Artist Giulia Marchi describes her project, “Call Her Fatimah — Musilin,” as being at the intersection of gender, religion and ethnicity. And she’s right, her niche photography series centers on the female muslim population in China, a group of individuals that challenges most onlookers’ perceptions of what it means to be a woman and religious outside of Western culture.
I wrote this extremely personal Ramadan reflection. I shared it on facebook and many of my friends asked me to post it publicly. Scurred.
Lastly, Boko Haram claims to be reviving the legacy of Uthman Dan Fodio. This is outrageous, in actuality Boko Haram like British imperialists of the past are actively working to destroy his legacy. The dogmatic belief that all western education is forbidden halts one’s ability to spread knowledge which is obligatory in Islam. It should be noted that the son of Uthman Dan Fodio, Sultan Mohammed was an avid reader of Euclid’s text on mathematics and other Greek classics despite them coming from outside the Muslim World. Uthman Dan Fodio’s daughter, Nana Asmau encouraged the women of her society to actively seek knowledge writing, “In Islam, it is a religious duty to seek knowledge. Women may leave their homes freely for this.” Yet in Nigeria today, women leaving their homes to pursue their studies can result in brutal kidnapping by a senseless group ironically claiming that they want to revive her father’s legacy!
Elif Shafak, The Forty Rules of Love
I read this book when it first came out and it was the kind of book that made you feel at peace with the world for at least a week. Coming across this passage again makes me feel that same feeling.
"I have cerebral palsy. I shake all the time," Maysoon Zayid announces at the beginning of this exhilarating, hilarious talk. (Really, it’s hilarious.) "I’m like Shakira meets Muhammad Ali." With grace and wit, the Arab-American comedian takes us on a whistle-stop tour of her adventures as an actress, stand-up comic, philanthropist and advocate for the disabled.
Writer, actor, comedian, Maysoon Zayid is the co-founder of the New York Arab-American Comedy Festival. Full bio »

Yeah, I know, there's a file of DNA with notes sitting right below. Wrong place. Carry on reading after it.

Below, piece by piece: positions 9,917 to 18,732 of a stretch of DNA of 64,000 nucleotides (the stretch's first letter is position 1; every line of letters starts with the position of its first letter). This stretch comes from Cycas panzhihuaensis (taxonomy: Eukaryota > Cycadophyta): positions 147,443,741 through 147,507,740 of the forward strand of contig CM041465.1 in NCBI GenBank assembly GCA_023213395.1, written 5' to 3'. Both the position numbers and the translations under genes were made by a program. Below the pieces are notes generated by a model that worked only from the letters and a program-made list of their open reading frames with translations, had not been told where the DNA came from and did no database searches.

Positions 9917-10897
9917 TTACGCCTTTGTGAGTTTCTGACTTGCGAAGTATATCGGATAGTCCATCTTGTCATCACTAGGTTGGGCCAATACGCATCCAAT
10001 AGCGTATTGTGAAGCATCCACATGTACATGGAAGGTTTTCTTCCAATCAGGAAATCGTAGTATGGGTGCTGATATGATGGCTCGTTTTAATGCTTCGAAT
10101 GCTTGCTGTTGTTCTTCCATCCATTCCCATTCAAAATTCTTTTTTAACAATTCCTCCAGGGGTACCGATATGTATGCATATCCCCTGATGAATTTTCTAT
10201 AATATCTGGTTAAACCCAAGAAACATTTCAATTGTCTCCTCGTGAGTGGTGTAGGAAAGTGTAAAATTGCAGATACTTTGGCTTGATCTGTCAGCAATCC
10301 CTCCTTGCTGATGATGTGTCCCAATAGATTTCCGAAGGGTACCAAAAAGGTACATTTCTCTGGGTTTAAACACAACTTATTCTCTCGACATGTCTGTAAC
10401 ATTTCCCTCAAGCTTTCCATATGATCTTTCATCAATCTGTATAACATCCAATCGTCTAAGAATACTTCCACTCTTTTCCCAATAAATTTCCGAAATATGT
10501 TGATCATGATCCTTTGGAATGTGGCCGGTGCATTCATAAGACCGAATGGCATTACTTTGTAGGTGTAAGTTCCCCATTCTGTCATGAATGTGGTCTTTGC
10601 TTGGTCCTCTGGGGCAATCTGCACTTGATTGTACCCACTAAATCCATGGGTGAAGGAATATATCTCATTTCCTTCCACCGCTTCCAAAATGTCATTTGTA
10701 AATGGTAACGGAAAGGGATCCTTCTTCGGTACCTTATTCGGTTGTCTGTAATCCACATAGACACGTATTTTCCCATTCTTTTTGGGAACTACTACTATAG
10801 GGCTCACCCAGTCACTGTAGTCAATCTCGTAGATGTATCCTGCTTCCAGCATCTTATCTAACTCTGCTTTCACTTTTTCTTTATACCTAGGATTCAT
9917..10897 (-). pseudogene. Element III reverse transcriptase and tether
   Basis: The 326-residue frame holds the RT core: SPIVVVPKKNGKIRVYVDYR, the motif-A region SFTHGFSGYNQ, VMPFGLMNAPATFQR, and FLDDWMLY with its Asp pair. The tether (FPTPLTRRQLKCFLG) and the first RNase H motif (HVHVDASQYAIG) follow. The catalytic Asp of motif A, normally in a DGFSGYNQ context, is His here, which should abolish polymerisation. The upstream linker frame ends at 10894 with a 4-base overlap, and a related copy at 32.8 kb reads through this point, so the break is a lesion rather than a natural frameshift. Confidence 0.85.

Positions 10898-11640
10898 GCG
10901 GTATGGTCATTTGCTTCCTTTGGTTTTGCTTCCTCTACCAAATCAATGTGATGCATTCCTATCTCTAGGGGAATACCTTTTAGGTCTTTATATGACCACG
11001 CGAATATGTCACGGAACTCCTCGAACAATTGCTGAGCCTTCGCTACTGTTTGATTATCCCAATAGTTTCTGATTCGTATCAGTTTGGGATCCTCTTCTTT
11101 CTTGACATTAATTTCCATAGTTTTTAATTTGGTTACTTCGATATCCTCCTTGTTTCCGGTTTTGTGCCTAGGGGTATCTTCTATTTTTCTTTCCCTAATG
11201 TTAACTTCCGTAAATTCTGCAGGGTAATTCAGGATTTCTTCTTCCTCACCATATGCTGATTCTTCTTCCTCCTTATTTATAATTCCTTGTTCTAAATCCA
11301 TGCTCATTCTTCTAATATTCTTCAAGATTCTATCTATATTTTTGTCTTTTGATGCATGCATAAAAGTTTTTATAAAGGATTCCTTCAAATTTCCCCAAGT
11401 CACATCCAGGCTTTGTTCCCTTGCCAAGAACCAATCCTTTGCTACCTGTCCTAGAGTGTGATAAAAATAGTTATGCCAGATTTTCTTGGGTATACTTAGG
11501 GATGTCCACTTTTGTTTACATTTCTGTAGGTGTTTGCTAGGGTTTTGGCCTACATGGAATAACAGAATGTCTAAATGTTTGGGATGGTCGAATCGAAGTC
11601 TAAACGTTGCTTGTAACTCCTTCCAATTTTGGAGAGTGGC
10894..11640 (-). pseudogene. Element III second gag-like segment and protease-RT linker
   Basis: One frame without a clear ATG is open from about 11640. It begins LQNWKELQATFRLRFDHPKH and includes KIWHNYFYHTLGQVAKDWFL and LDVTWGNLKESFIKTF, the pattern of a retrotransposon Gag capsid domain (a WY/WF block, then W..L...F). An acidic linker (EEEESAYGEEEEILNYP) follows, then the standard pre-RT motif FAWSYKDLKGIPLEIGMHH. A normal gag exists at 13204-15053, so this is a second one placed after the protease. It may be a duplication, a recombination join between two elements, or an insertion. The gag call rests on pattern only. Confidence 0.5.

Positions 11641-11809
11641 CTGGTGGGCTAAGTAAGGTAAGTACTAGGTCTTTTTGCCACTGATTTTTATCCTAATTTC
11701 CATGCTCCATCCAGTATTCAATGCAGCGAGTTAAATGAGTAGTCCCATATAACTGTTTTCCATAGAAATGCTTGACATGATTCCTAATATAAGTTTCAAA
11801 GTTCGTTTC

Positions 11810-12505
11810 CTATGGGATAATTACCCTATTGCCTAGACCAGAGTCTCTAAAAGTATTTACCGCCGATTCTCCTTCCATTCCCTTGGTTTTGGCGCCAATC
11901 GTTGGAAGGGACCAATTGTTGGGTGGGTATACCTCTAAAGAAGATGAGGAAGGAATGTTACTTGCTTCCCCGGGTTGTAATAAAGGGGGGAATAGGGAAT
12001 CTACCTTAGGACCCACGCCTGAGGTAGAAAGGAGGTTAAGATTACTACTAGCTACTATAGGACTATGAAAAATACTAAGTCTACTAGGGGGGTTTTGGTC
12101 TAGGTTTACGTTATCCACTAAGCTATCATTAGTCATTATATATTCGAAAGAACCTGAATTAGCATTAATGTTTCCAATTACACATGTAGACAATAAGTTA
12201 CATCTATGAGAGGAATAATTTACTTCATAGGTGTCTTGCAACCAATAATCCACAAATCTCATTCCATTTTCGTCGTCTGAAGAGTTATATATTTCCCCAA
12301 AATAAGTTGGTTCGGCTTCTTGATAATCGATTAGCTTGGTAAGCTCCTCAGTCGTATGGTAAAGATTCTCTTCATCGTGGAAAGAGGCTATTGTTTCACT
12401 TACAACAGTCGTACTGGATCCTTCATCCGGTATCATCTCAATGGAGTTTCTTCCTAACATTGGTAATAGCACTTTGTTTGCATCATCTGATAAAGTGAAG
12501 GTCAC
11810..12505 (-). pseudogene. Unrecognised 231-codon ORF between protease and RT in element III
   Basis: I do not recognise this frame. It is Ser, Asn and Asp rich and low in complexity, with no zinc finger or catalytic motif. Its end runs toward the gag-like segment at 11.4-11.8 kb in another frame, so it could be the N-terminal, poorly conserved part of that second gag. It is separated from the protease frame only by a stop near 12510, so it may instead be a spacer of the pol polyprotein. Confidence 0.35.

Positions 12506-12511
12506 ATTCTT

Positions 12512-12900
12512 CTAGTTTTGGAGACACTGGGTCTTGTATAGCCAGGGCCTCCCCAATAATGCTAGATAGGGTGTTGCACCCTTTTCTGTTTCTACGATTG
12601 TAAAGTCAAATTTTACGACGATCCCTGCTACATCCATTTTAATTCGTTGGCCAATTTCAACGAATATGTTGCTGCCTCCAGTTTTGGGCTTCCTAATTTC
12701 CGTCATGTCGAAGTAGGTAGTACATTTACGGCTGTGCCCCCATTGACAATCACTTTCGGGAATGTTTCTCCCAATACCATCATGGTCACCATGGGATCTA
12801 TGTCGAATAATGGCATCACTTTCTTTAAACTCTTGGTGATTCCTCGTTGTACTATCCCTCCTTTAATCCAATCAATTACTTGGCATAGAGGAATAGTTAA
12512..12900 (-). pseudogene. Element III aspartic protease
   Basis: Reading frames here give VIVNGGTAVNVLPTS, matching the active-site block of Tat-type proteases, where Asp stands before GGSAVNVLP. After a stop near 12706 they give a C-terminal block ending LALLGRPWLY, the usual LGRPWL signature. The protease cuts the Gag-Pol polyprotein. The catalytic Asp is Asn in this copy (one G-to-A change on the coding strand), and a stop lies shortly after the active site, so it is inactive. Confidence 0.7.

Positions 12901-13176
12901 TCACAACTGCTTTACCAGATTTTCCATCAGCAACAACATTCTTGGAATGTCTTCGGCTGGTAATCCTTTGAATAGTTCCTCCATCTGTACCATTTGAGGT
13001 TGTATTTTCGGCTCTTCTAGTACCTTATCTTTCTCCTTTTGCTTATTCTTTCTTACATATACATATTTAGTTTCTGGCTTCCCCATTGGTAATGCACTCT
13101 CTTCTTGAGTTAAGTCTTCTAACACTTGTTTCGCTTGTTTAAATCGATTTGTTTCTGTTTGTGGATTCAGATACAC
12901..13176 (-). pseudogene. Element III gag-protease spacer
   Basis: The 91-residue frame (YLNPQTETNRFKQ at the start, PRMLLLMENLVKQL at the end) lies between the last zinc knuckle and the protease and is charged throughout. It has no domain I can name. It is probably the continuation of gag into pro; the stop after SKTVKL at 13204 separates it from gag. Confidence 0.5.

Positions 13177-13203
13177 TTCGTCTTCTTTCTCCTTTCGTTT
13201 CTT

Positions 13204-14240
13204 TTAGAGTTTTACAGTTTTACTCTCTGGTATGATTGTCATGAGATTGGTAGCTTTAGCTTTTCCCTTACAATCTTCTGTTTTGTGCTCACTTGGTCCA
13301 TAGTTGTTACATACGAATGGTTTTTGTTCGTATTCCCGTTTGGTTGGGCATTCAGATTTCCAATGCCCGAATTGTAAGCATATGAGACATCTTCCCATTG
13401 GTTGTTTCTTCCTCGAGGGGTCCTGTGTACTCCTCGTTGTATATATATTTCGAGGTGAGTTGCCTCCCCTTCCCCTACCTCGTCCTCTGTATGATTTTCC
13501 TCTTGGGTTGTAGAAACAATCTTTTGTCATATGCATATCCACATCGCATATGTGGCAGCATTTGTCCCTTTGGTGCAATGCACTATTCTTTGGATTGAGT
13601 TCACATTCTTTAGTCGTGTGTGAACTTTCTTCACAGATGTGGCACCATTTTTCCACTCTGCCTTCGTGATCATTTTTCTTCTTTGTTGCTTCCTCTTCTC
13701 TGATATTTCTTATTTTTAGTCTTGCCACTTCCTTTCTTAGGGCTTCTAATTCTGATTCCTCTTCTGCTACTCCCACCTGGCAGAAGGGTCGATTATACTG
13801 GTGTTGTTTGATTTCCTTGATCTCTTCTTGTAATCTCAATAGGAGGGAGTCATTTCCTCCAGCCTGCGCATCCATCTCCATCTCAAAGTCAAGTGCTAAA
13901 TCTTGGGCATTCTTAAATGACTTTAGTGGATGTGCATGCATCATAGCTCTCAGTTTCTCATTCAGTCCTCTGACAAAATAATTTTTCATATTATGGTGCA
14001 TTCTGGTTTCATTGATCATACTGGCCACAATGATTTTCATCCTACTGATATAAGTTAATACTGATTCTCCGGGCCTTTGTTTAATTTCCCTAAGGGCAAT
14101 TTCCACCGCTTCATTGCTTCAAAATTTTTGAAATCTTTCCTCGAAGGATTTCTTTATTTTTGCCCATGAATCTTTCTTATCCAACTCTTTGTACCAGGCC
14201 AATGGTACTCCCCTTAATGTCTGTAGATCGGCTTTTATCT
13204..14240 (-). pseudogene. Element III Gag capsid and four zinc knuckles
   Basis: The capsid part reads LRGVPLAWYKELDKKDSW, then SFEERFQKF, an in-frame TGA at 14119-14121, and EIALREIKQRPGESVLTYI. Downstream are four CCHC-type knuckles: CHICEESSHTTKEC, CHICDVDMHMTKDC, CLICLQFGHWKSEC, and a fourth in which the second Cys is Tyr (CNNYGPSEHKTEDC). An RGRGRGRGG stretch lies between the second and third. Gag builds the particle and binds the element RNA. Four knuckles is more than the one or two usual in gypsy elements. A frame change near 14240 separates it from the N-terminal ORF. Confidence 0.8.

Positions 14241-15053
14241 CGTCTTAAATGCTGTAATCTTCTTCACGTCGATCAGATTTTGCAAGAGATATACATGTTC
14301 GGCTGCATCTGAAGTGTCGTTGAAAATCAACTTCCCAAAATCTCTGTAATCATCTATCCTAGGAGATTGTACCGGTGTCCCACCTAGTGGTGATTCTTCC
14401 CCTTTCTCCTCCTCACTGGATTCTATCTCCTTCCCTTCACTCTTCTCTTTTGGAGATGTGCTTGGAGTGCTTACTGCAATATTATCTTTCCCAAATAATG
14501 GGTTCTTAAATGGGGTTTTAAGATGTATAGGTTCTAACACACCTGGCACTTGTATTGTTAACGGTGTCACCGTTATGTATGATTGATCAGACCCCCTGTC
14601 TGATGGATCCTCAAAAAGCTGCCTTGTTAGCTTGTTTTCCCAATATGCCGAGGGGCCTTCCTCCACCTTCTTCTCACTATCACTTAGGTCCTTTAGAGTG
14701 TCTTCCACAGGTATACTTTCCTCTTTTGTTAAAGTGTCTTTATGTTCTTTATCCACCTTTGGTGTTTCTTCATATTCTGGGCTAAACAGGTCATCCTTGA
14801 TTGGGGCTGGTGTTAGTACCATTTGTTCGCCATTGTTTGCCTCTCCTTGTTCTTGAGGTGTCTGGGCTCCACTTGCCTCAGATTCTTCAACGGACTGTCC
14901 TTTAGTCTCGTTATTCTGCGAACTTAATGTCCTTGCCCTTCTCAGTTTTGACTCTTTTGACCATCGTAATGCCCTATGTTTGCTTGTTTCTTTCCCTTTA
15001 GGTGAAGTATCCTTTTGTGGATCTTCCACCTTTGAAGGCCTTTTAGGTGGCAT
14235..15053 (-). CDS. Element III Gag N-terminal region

Incredibly interesting paper.
What, then, does the term ‘privacy’ mean when used in reference to Islamic law? In modern American legal and philosophical writings privacy has emerged as a sweeping and multifaceted concept encompassing (among other things) the right to be left alone, limited access to oneself, freedom of thought, solitude in one’s home, control over information about oneself, freedom from surveillance, protection of one’s reputation, and protection from unwarranted searches. In contrast, the dominant classical Islamic notion of privacy, as reflected in legal and exegetical writings, is modest in its scope. In the early classical period (about the first two centuries of Islam) scholars viewed the private sphere as a realm within which a a person, and more importantly his family, should be protected from public humiliation. Within this sphere, scholars enabled people to conceal information about themselves that society considered degrading, such as information about immoral behavior, illegal acts, intimate body parts, etc. The early Islamic conception of privacy thus encompassed a limited set of freedoms and protections, and the sphere of privacy was relatively narrow in scope.
Between the third/ninth and ninth/fifteenth centuries, however, the notion of privacy underwent a significant transformation. It was extended beyond the limited realm of protecting one’s reputation to encompass more general control of personal information and limited access to all personal matters. In this period the private sphere was defined by the desires of individuals, so that jurists put forward laws to safeguard those matters that a person would want to conceal from others.
Despite the expansion of the private sphere between the early and late classical periods, however, the understanding of Muslim scholars of the purpose of privacy did not change. With the very few exceptions, most Muslim scholars throughout the classical period viewed privacy as a means of protecting and preserving other values they considered important,such as a person’s reputation, healthy social relations, and household stability, and not as an individual’s intrinsic right. Accordingly, the jurists’ privacy-related promulgations were aimed at protecting those values.
In this article I argue that, just like other privacy-creating and privacy-enforcing laws, modesty regulations delineate a private sphere whose purpose is to safeguard other values that Muslim jurists considered important. Specifically, I maintain that, by regulating physical and visual access to women’s bodies and by restricting the flow of sensitive information about them, Islamic law allowed people (primarily the male members of a woman’s family) to protect and control their social image and public reputation.